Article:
- Title: An Enemy Like Me
- Author: Teri M. Brown
- Where to buy: Amazon (affiliate link)
- Genre: Historical Fiction
- Would I recommend: Absolutely. Teri M. Brown writes a compelling story.
How does a man show his love – for country, for heritage, for family – during a war that sets the three at odds? What sets in motion the necessity to choose one over the other? How will this choice change everything and everyone he loves?
Jacob Miller, a first-generation American, grew up in New Berlin, a small German immigrant town in Ohio where he endured the Great Depression, met his wife, and started a family. Though his early years were not easy, Jacob believes he is headed toward his ‘happily ever after’ until a friend is sent to an internment camp for enemy combatants, and the war lands resolutely on his doorstep.
In An Enemy Like Me, Teri M. Brown uses the backdrop of World War II to show the angst experienced by Jacob, his wife, and his four-year-old son as he leaves for and fights in a war he did not create. She explores the concepts of xenophobia, intrafamily dynamics, and the recognition that war is not won and lost by nations, but by ordinary men and women and the families who support them.
I had nothing but good things to say about Teri M. Brown’s first novel, Sunflowers Beneath the Snow. She set the bar high for her future books. And with An Enemy Like Me, she surpasses her earlier work.
An Enemy Like Me opens from the perspective of young William Miller. His parents are fighting for the first time, and his comfortable routine changes. His father leaves, and there is no definite answer as to when he will be back.
We then see the story unfold from different viewpoints: William as a child, William in 2016 as an adult looking back on his life, Jacob, and Bonnie. Jakob Mueller – now Jacob Miller – grew up in America, the child of German immigrants. His father died when Jacob was young, and his childhood and youth were times of privation and struggle.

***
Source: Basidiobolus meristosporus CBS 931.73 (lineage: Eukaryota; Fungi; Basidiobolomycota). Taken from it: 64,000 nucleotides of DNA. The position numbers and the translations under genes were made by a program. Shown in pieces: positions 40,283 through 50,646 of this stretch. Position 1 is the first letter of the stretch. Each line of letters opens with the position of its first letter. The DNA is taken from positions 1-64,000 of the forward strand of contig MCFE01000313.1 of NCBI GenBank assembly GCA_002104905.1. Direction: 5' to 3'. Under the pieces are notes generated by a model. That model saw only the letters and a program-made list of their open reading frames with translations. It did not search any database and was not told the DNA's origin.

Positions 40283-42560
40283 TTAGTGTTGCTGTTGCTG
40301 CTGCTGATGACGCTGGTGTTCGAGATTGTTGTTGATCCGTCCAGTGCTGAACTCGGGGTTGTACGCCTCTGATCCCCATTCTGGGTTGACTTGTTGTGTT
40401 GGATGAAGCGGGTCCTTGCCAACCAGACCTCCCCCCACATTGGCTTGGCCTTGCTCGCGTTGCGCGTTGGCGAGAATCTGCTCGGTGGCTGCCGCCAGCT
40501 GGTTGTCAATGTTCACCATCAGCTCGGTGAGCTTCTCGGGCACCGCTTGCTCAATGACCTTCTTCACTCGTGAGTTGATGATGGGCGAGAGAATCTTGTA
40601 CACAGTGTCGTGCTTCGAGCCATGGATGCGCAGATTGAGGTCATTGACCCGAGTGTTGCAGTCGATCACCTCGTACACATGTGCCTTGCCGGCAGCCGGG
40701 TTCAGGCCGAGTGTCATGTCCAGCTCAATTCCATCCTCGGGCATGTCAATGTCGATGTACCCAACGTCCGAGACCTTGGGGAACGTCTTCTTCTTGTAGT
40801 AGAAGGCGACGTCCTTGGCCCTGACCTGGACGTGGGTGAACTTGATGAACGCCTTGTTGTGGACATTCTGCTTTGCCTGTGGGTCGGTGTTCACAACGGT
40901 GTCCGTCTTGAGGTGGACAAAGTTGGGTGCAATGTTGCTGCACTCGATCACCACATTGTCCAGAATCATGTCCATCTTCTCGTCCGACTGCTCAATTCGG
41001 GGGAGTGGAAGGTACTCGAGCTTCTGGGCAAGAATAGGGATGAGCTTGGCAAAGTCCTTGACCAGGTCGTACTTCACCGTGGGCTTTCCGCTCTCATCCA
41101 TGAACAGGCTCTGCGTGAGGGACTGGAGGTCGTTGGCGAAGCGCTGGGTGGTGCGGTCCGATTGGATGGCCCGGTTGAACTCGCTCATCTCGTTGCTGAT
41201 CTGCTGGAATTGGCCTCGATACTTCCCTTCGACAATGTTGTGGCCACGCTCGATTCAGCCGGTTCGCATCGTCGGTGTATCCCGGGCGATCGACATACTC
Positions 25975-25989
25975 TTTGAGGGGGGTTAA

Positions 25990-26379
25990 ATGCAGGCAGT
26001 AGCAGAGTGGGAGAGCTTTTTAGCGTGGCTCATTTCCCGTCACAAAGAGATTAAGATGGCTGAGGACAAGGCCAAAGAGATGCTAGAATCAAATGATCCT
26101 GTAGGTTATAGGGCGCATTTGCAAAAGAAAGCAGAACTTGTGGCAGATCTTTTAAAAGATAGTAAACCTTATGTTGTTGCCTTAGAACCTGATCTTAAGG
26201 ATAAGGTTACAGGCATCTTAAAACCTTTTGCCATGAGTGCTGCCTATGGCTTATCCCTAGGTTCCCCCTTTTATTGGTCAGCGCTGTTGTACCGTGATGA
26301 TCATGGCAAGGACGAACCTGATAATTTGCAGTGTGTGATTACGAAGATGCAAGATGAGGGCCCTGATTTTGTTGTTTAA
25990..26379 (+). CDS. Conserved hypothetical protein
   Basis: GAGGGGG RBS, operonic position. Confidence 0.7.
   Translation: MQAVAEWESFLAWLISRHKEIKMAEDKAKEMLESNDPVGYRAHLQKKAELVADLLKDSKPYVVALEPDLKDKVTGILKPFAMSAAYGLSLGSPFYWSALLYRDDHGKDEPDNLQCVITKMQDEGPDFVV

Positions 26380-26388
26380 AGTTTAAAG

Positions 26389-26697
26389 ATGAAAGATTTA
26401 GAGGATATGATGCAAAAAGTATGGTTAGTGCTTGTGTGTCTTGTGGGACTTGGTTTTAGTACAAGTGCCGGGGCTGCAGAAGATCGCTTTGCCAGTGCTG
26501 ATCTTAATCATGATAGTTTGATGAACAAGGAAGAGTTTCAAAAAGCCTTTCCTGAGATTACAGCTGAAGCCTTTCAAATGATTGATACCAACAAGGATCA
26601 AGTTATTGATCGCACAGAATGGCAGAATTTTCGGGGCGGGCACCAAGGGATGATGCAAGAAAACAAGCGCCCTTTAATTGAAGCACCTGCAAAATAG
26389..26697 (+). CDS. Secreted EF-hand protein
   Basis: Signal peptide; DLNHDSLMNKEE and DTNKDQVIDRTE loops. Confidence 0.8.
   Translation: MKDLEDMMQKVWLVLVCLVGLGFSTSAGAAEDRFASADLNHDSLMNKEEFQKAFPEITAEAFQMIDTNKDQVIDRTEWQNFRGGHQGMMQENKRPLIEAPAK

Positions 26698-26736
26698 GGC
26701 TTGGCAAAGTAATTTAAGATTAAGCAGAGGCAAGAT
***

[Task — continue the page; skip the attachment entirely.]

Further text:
Yet Jacob was making his way as a young man, and he met and married Bonnie, a young lady from a well-to-do family. They were young and in love. It wasn’t long before they added William to the family. And then the Japanese bombed Pearl Harbor, and everything changed.
Before the United States entered the war, anti-German sentiment ran high, and Jacob felt this keenly. He was proud of his German heritage, but he was also proud to be an American. How can a man reconcile the two sides of himself? Jacob thought to do so by joining the military and fighting the Japanese, to show his love for his country.
There are some descriptions of the war itself, but Brown’s focus is not the graphic horror that is war. Her focus is the battle of the heart and mind. Jacob felt the tension in which he lived as an American of German heritage. How could he be proud of his heritage and true to his country at the same time? He joined the military after Pearl Harbor, hoping to go into battle against the Japanese. They were not his people. He could fight them. But when his orders changed and he was sent to Germany, he struggled to make sense of a war that had him fighting against men who looked like him, who lived and loved and raised their families in the same place Jacob’s ancestors had come from. How do you justify taking up arms against someone who could have been your friend, your neighbor, had circumstances been different? This is one of the all too human fronts on which the war was fought.
Brown also looks at the impact of war on a family over decades. We see William as a child, trying to understand why his father must leave and trying to uphold his father’s wish that he, William, be a brave little soldier for his mother. We see his father’s return through the eyes of William a little older, see Jacob’s challenges at reentering civilian society and Bonnie’s efforts to help him return more to himself. War changes people, so the story says. Brown examines how those changes hit and how they ripple through the years, impacting not only Jacob and Bonnie and their relationship, but rolling down to how William relates to his children.
The story is at times joyful and full of youthful exuberance. At other times, it is weighed down with despair, and hope seems hard to come by. Brown illustrates clearly that it may be nations that declare war, but it is fought by men and women on fronts foreign and domestic, and the effects of war do not end when a man hangs up his weapon and returns home.
Teri M. Brown is quite possibly one of the finest writers of historical fiction I’ve had the pleasure to read in recent memory. If you want to be pulled into a story that makes you consider historical events in a new light, if you want characters who will make you want to hug them and whose struggles will break your heart, you need to pick up An Enemy Like Me.
Disclaimer: I received a review copy of this book from the author and Atmosphere Press. All opinions here are mine, and I don’t say nice things about books I don’t actually like.